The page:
Since the end of the Great Recession, growth stocks have crushed value stocks. Precipitously low interest rates and a dovish Fed have encouraged fast-paced companies to borrow at cheap rates in order to hire, innovate, and expand.
But this pattern may be nearing an inflection point. Historically, value stocks have outpaced growth stocks over the very long term. Further, there’s been a clear-cut outperformance seen in value stocks during the early stages of an economic recovery. This historic outperformance doesn’t seem to be going unnoticed by the world’s most successful investors.
During the fourth quarter, billionaire money managers piled into four well-known value stocks.
According to WhaleWisdom.com, which aggregates Form 13F filings from institutional investors and hedge funds, telecom giant Verizon (NYSE:VZ) was a popular play among successful money managers. Even though the total number of shares held by 13F filers rose by less than 2% in the fourth quarter from the sequential third quarter, the number of new positions opened in Q4 was up 154% from Q3.
In particular, Warren Buffett’s Berkshire Hathaway opened a 146.7 million share position in the company, with Jeff Yass’s Susquehanna International upping its existing stake by almost 1.9 million shares.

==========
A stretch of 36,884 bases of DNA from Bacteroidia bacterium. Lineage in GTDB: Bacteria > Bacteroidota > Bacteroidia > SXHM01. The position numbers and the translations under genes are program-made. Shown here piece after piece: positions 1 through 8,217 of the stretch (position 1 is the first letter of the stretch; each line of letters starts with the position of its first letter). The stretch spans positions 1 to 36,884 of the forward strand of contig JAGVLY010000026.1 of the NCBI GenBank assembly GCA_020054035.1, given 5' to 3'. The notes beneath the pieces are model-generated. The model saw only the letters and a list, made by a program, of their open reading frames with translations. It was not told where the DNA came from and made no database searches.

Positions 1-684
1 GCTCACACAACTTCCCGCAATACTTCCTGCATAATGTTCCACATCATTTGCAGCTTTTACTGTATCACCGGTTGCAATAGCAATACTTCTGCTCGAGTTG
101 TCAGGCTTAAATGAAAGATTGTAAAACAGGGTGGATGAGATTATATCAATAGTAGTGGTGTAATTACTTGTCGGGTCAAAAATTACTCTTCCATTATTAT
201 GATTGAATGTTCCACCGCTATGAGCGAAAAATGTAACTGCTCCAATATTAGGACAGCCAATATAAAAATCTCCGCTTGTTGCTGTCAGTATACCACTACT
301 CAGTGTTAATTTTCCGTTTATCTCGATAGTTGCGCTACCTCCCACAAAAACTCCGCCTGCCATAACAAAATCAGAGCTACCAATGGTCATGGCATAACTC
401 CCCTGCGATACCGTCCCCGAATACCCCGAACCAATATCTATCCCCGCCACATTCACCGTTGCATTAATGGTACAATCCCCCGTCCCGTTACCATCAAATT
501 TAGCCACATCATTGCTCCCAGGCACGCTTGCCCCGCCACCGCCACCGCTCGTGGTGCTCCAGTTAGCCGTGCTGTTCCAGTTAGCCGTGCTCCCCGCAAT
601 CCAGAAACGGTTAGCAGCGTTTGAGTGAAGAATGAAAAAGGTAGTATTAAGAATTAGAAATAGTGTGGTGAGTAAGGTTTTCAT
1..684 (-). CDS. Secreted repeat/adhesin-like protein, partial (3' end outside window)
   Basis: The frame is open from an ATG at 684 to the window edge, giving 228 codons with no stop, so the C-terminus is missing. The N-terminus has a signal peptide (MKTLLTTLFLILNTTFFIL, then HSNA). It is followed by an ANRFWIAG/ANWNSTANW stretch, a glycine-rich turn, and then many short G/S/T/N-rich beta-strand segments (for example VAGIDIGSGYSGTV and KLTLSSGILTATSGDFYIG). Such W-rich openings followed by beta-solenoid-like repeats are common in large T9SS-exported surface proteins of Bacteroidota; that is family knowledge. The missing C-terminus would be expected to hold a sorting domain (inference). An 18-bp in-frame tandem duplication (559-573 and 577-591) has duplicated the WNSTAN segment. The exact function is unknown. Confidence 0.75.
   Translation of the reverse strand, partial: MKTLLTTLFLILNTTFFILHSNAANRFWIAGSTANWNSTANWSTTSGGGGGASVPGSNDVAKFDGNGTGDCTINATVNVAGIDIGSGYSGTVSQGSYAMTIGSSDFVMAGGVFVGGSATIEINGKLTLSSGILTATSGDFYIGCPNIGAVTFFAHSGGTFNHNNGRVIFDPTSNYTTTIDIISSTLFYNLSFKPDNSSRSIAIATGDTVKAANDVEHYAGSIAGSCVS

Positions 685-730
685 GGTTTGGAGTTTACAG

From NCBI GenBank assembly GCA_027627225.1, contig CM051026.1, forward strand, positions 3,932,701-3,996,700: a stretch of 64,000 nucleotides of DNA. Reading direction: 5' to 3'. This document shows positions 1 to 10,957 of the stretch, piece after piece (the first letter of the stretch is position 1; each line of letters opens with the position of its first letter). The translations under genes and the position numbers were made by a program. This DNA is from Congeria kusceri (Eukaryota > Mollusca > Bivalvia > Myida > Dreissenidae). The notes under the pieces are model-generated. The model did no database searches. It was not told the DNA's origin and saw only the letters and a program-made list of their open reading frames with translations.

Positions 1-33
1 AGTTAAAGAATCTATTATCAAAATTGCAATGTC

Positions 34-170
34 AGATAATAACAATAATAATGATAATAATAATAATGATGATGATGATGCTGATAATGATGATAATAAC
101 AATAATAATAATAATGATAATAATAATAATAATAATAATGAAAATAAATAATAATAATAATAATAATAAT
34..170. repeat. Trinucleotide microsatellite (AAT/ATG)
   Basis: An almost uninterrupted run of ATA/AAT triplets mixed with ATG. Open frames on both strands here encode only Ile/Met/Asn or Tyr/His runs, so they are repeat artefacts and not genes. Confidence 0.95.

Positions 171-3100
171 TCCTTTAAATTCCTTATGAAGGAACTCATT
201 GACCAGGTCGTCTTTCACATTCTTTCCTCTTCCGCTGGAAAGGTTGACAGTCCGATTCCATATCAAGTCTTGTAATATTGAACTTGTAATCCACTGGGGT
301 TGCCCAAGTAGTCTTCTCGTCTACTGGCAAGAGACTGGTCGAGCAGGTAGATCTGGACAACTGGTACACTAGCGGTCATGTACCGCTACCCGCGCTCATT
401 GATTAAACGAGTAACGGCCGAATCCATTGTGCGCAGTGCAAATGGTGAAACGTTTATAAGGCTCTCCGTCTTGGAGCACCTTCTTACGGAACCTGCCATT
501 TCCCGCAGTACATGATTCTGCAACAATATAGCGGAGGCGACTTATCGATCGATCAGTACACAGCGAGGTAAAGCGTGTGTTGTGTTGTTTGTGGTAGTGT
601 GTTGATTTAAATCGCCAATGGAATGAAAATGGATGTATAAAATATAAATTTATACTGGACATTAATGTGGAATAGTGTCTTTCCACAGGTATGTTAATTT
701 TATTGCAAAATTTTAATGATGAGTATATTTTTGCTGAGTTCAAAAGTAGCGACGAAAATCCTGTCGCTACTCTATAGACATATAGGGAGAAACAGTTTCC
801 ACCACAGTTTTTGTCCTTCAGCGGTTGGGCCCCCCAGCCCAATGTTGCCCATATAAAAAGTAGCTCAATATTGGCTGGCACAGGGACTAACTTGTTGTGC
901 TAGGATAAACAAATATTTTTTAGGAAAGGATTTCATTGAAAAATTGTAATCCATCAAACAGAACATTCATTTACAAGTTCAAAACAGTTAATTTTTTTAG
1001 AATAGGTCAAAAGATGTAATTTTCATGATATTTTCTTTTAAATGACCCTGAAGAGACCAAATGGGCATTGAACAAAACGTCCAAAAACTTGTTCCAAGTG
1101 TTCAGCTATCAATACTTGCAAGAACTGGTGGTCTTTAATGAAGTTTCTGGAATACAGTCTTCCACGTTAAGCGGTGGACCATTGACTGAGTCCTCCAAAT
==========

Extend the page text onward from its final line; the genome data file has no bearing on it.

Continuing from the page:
The “buy Verizon” thesis looks to have two catalysts on Wall Street. First, there’s the ongoing rollout of 5G networks across the United States. It’s been a decade since wireless download speeds were upgraded, which should create an incredible amount of pent-up demand from consumers and enterprises to upgrade their devices. Since data is a significant driver of Verizon’s wireless margins, 5G should represent a multiyear shot in the arm of organic growth.
The other factor at play here is Verizon’s safety in numbers. The company is lugging around $31 billion less in total debt than chief rival AT&T, and its low beta suggests it’s highly resistant to wild swings in the market. With Treasury yields not necessarily topping the inflation rate, money managers might be turning to Verizon to generate a return on their cash, with its rock-solid 4.5% yield.
Bristol Myers Squibb
Billionaire money managers also seem pretty enthused about the long-term prospects for pharmaceutical stock Bristol Myers Squibb (NYSE:BMY), which can be purchased at the moment for less than eight times forward-year (2022) earnings per share.
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